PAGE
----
Jim Ryan looks
back with no
real regrets

Cllr Jim Ryan with his daughter Vanessa at the count
As tallies across the country on Saturday morning showed Independents storming ahead, little did long serving Independent Jim Ryan know that this was his final day as a councillor.

As tallies across the country on Saturday morning showed Independents storming ahead, little did long serving Independent Jim Ryan know that this was his final day as a councillor.

The writing was on the wall early in the day as his first preference votes dropped significantly.

In 2009, Jim received 1,300 first preference votes. This election, he received 550 - a drop of over 60%.

Sinn Fein’s JJ Quigley and Fianna Fail’s Sean Kelly live a stone’s throw away from Ryan and the vote split.

“I didn’t see it coming,” said an honest Ryan after his elimination. “All of the Independents were on a high plane across the country as I was driving to the count centre.

“During the campaign, I didn’t really see them as a threat. I now know otherwise.

“In the early stages I knew that I wasn’t going to take a seat.

“The boxes in Castletown were being split by the three of us.”

Jim believes that Fianna Fail had a certain “intent” on running Kelly and that they party will see it as “a good day’s work”.

Jim is comforted that his transfers secured the election of Green Party’s Mark Dearey.

“Mark is a great councillor. He is one of the most capable people I know. Considering the quality of candidates, it was important Dearey was on the council.”

Ryan believes that Sinn Fein’s surge locally is an anti-government vote and is sceptical if the party’s winning streak will continue in the general election.

Ryan was first elected to Dundalk Town Council in 1999 and then the Louth County Council and was subsequently elected ever since.

He says that he preferred his time on the Town Council.Among his achievements, Ryan says that he played a major part in ensuring the Market Square remained owned by the council and not a private company who were seeking to purchase the area.

He wished newcomer Maeve Yore all the best for the future and said that it’s important a strong Independent voice remains.

Asked if he would run again, Ryan said: “I can’t see it happening again - I’m not getting any younger.”

Fine Gael’s Linus English and Martin Murnaghan say they will “never” be on the ballot paper again.

Both were co-opted to the Louth County Council following the appointment of Terry Brennan and Jim D’Arcy to the Seanad.

As first time candidates, both polled rather poorly.

English in Dundalk-South polled 405, while Murnaghan polled 380.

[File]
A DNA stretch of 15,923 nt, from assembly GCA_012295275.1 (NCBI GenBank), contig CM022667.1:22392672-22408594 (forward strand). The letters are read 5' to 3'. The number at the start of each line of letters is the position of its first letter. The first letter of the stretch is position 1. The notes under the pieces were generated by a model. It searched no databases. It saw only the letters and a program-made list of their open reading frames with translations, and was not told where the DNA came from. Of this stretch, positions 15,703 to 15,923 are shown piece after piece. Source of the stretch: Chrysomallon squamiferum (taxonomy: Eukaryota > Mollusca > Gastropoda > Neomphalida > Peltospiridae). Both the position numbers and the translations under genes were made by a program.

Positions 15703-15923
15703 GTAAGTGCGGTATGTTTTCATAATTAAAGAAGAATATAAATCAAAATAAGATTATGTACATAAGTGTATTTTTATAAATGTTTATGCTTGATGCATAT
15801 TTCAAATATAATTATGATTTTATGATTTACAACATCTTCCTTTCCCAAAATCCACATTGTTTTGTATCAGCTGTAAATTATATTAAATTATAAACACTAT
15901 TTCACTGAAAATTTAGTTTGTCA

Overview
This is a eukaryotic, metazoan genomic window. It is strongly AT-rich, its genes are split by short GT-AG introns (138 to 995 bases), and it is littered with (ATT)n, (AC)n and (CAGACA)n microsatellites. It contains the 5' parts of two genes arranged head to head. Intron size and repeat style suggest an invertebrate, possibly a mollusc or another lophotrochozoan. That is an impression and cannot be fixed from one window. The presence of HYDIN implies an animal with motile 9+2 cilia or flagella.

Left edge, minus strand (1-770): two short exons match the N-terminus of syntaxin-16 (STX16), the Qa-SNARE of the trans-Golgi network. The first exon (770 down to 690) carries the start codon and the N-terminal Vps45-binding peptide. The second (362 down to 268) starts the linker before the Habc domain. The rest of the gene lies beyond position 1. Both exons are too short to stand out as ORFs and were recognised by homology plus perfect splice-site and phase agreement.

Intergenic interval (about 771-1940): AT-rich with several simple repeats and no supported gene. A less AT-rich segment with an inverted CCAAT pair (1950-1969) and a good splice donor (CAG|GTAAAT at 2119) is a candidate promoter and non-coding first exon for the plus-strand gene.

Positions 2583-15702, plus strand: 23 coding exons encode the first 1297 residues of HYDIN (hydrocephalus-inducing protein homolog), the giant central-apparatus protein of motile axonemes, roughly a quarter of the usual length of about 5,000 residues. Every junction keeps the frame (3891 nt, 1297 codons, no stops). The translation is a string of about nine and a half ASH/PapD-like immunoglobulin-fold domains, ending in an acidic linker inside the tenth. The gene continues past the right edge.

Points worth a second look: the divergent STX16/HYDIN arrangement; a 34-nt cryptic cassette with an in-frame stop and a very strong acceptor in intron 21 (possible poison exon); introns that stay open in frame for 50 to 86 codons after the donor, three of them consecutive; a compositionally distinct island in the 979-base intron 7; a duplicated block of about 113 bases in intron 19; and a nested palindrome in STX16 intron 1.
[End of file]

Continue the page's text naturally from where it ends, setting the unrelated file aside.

“I won’t be putting my name on the ballot paper again,” said English following his elimination.

“It hasn’t been a great day for Fine Gael. Sinn Fein stole the watch in Blackrock on this occasion.

“I am sad and annoyed. Nobody likes to lose.

“I had two great years on Louth county council. I would like to think that I done some good. I wish the new councillors well.”

Linus added that Deputy Fitzpatrick will be “up against it” in the general election if things don’t change.

“The people sent a clear message. The government is going to have to step-up.”

Murnghan also has called it a day on his political life.

“I was a first time candidate and it will be the last time,” he told The Democrat.

“You won’t see my posters in North Louth again.

“I understand that out of the Fine Gael vote cast, I received 20 per cent of the vote. I won’t blame the government or the party on how I polled.

“I will always be a member of Fine Gael. But you will never see my name on the ballot paper again.”

Murnaghan added that he would like to think he played a part in keeping the Narrow Water Bridge on the agenda.

Meanwhile Cllr Eamon O’Boyle told the paper that he thinks he was a victim of the Fine Gael backlash despite leaving the party to contest the election as an independent.

“I took a hammering on both sides,” said the outgoing Chairman of Dundalk Town Council. “I think people felt that I was still part of Fine Gael, especially with local media, including yourselves, referring to me as a former Fine Gael councillor.

“I think I also took a hit from the Fine Gael voters who felt that I had reneged on them by running as an independent. I took a hammering on both sides really.

“I was told to put up or shut, and that was not something I was prepared to do.”

Cllr O’Boyle doesn’t believe that standing in both Dundak Carlingford and Dundalk South effected his polling.

“I fear that the areas of Ard Easmuinn, Toberona and Fatima are going to be badly affected by not having a local representive in their area.

“I was always against the disbanding of Dundalk Town Council, and I said so from the start.

“It is a huge, influential and important area.”